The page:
One solution that we continue to hear discussed in data center circles is a renewed adoption and proliferation of nuclear power.
In these concepts being discussed within the industry, small, modular nuclear generators are leveraged close by or centrally located to a number of data centers – potentially in the middle of a data center campus. These nuclear generators then deliver the power necessary for running the energy-hungry AI data centers on that campus.
There are a few reasons why this is an attractive alternative for data center owners and operators. First, it delivers a large amount of energy without the need for long-distance transmission or distribution from energy companies. This practically eliminates the strain that data centers put on a local area’s power supply and grid.
Second, this is a massive step towards helping data center owners and operators meet their carbon neutrality and sustainability initiatives. Many data center providers and operators have committed themselves to aggressive sustainability goals – some even attempting to be carbon neutral by as soon as 2030. Nuclear energy is technically considered carbon-neutral, as it does not directly release CO2 into the atmosphere.
The use of nuclear generators can effectively eliminate two of the largest carbon-production challenges facing data center owners and operators. The first challenge comes from the diesel generators that many data centers leverage for energy backup should there be a wide area power outage or failure in the local power grid. The second comes from the energy that they currently rely on to operate, which – depending on the market – could include a larger percentage of energy generated by burning fossil fuels.
But the proliferation of nuclear generators across data center campuses may face some very understandable and reasonable objections.
Nuclear energy has a significant public relations and public perception problem. The residents in areas around data centers may be hesitant to have small nuclear generators being deployed practically in their backyards. There are also significant problems such as the generation of nuclear waste, and the highly-regulated nature of nuclear power, that need to be solved before this can become a reality.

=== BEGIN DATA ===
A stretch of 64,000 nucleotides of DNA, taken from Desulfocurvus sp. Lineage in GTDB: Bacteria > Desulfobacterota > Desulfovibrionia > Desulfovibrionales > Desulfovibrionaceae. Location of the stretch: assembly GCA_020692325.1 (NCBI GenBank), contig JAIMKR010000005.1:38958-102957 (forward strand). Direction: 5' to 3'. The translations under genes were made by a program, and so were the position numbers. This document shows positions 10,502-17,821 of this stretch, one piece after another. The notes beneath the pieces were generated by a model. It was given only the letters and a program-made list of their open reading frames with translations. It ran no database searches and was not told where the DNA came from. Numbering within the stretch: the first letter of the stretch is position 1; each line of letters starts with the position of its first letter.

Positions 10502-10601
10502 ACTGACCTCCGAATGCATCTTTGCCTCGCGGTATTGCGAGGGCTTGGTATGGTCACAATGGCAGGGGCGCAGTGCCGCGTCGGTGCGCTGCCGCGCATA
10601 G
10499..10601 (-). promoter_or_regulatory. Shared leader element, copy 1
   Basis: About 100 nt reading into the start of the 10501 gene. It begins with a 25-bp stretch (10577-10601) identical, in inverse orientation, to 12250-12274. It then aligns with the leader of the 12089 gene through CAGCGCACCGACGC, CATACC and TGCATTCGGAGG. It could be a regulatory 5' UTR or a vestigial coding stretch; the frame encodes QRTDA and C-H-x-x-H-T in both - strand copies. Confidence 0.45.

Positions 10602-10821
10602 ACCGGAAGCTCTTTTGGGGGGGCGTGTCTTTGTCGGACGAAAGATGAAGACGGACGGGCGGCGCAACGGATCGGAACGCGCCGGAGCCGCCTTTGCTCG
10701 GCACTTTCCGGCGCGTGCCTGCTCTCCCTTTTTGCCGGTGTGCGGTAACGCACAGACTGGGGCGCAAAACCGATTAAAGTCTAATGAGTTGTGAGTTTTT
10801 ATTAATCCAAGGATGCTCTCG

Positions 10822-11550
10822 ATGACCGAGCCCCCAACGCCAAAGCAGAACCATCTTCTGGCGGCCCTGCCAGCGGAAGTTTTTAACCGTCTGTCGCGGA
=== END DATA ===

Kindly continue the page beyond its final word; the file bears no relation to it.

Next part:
Regardless of whether small, modular nuclear generators are the answer for solving AI data center energy challenges, there is a very real concern that “business as usual” will no longer suffice as AI applications increase in usage and adoption.
“Power comes from local utilities and power companies, which generate and distribute energy over local power grids and infrastructure. And there simply isn’t going to be enough of it to power both increasingly dense AI data centers and the trappings of modern life for those living around them.”
There is no simple, ready-to-implement solution to this problem. It will require rethinking the ways in which we approach energy generation and distribution, and possibly getting creative until power grids and sustainable energy sources can meet the power demands of AI data centers.
But what about connectivity?
Similar, but Different
When we discuss the things that modern AI applications require, power and connectivity are usually near the top of the list. That’s because training AI applications with the information that they need for inference and to deliver valuable insight requires an incredible number of GPUs housed in multiple racks working together. Then, the trained AI engine needs to be housed in a data center where a large user ecosystem will want to access and utilize it.
Much like power, there is only so much connectivity available to each data center campus. Connectivity comes from local telecom giants and dark fiber providers, and it’s limited in its capacity. Much like power, the connectivity to the campus is not completely in the control of the data center owner or operator since it’s provided by third parties.
As AI adoption increases, it’s essential that service providers keep pace. They need to continue to increase the capacity of their networks and invest in their services to meet the increased bandwidth demands of these AI solutions.
I believe that power grids and local fiber networks will need to continue to evolve to accommodate the bandwidth requirements of the AI boom. We’re already facing power and bandwidth-related issues that could result in downtime or slowdown of services should everyone try to access them at once. Investment in infrastructure – both power and fiber – is necessary if AI is going to play a larger part in how we live and work.
To learn more about the impacts of AI on the data center and how to better prepare data centers for the AI revolution, click HERE.